By Joe Bruzek on January 15, 2013
Ford's Atlas concept doesn't reek of being too futuristic or "out there," and it’s a look into the features and style of Ford's next-generation of pickup trucks. Many useful features appear on the pickup concept that Ford says are inspired by listening to customers and how they use their trucks for work and play.
"We wanted the concept to reflect how Ford trucks help customers in both their worlds — professionally and personally," J Mays, Ford group vice president and chief creative officer, said in a statement.
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The Atlas' cargo box features multiple tie-down points integrated into the cargo area and load floor, as well as household 110-volt electrical outlets for charging power tools. The cargo box itself is illuminated at night by LEDs. A hidden roof-carrying system frees up room in the cargo box by extending a support vertically from the tailgate so a kayak or ladder can stretch over the truck's roof. Retracting rearward from the cargo area are two integrated ramps for loading dirt bikes and landscaping equipment.
Pickup trucks are synonymous with towing and a new Trailer Backup Assist gives drivers control of backing up a trailer with the twist of a knob. Plus, a Dynamic Hitch Assist uses the truck's center display to show visual cues when lining up the truck's hitch with the trailer coupling. A 360-degree camera provides a bird’s-eye view of obstacles surrounding the truck, similar to Infiniti's Around View Monitor and other automakers that use multiple cameras around the vehicle to create a top-down view.
Powering the Atlas is a next-generation EcoBoost engine with auto start/stop to shut the engine off at idle; the Atlas' execution can disable the feature automatically when it senses a trailer in tow. Few details are available, though aerodynamic enhancements abound to make the Atlas easily slip through the air for increased fuel economy.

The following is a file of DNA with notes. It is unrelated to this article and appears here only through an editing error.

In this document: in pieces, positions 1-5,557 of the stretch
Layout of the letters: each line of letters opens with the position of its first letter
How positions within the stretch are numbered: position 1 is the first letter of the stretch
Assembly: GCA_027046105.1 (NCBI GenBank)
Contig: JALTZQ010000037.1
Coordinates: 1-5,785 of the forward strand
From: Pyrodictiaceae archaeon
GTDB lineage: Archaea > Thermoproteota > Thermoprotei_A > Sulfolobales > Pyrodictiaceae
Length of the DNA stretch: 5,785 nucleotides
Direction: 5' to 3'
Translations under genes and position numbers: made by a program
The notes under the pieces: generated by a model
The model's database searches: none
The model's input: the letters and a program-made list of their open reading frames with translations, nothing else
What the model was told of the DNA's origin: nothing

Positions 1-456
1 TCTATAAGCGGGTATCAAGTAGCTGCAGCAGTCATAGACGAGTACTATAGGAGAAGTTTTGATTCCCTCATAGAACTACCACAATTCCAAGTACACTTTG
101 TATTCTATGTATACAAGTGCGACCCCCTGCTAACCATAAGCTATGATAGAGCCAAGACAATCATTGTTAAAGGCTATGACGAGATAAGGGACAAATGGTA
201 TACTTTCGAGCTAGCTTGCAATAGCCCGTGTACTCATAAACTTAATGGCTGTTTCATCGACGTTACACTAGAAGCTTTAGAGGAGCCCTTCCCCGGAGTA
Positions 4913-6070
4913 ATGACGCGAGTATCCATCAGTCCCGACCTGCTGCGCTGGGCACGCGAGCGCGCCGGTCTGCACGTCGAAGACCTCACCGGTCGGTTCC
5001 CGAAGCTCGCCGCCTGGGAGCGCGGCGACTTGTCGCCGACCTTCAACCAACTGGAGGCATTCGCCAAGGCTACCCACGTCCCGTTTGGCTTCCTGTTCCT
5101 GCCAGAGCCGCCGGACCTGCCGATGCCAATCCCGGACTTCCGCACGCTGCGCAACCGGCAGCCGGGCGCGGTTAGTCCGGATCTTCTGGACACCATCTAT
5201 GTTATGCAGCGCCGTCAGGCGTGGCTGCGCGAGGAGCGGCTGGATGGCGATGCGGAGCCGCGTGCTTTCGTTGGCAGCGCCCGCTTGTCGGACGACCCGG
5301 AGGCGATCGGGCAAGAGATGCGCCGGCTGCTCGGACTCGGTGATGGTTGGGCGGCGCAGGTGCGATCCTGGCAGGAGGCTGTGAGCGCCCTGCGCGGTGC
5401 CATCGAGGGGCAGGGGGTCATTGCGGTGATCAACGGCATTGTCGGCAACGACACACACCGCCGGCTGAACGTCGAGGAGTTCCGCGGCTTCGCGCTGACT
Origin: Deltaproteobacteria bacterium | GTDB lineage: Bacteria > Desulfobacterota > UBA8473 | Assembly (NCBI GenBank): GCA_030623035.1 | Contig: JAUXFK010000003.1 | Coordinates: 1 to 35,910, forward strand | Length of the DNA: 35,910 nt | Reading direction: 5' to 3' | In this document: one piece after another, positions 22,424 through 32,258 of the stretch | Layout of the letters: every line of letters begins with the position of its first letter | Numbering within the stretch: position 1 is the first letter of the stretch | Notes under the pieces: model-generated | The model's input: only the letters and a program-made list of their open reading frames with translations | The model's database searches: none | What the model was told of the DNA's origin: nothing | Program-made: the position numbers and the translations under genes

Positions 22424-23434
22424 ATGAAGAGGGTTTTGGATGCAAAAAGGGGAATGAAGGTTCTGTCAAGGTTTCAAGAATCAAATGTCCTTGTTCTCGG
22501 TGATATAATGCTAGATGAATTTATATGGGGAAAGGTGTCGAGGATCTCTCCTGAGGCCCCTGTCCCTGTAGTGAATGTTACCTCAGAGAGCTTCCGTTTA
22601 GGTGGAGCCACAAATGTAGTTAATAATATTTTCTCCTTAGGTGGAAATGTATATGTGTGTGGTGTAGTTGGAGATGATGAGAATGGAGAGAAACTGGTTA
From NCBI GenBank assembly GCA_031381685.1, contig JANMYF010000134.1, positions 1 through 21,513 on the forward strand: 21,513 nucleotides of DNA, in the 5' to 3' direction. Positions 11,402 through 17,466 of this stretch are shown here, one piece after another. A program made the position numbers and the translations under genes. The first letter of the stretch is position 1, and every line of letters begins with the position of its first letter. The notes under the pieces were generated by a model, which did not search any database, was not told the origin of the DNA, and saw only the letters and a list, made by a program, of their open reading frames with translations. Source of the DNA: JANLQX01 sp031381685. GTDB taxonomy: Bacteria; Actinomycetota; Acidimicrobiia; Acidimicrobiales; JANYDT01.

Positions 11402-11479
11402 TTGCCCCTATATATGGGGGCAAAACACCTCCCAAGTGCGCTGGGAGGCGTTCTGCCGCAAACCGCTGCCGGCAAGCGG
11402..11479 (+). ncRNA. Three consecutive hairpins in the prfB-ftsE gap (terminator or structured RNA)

Ford uses active aerodynamic features in the form of a retracting front air spoiler below the bumper, which lowers at highway speeds to improve aerodynamics under the car and retracts at low speeds for additional ground clearance. The grille and even the wheels feature active shutters that close at highway speeds to create a flush, aero-friendly surface; they also open at low speeds for improved airflow. The wheel shutters use self-powering batteries that capture the wheel's motion for juice.
The Atlas' interior and exterior have a high-tech rugged theme and feature lightweight, thin seats for increased rear passenger room with storage for smaller items, plus buttons that are designed to be glove friendly.
Road Test Editor Joe Bruzek covers Cars.com’s short-and long-term fleet of test cars and drives a 1998 Pontiac Firebird Trans Am. Email Joe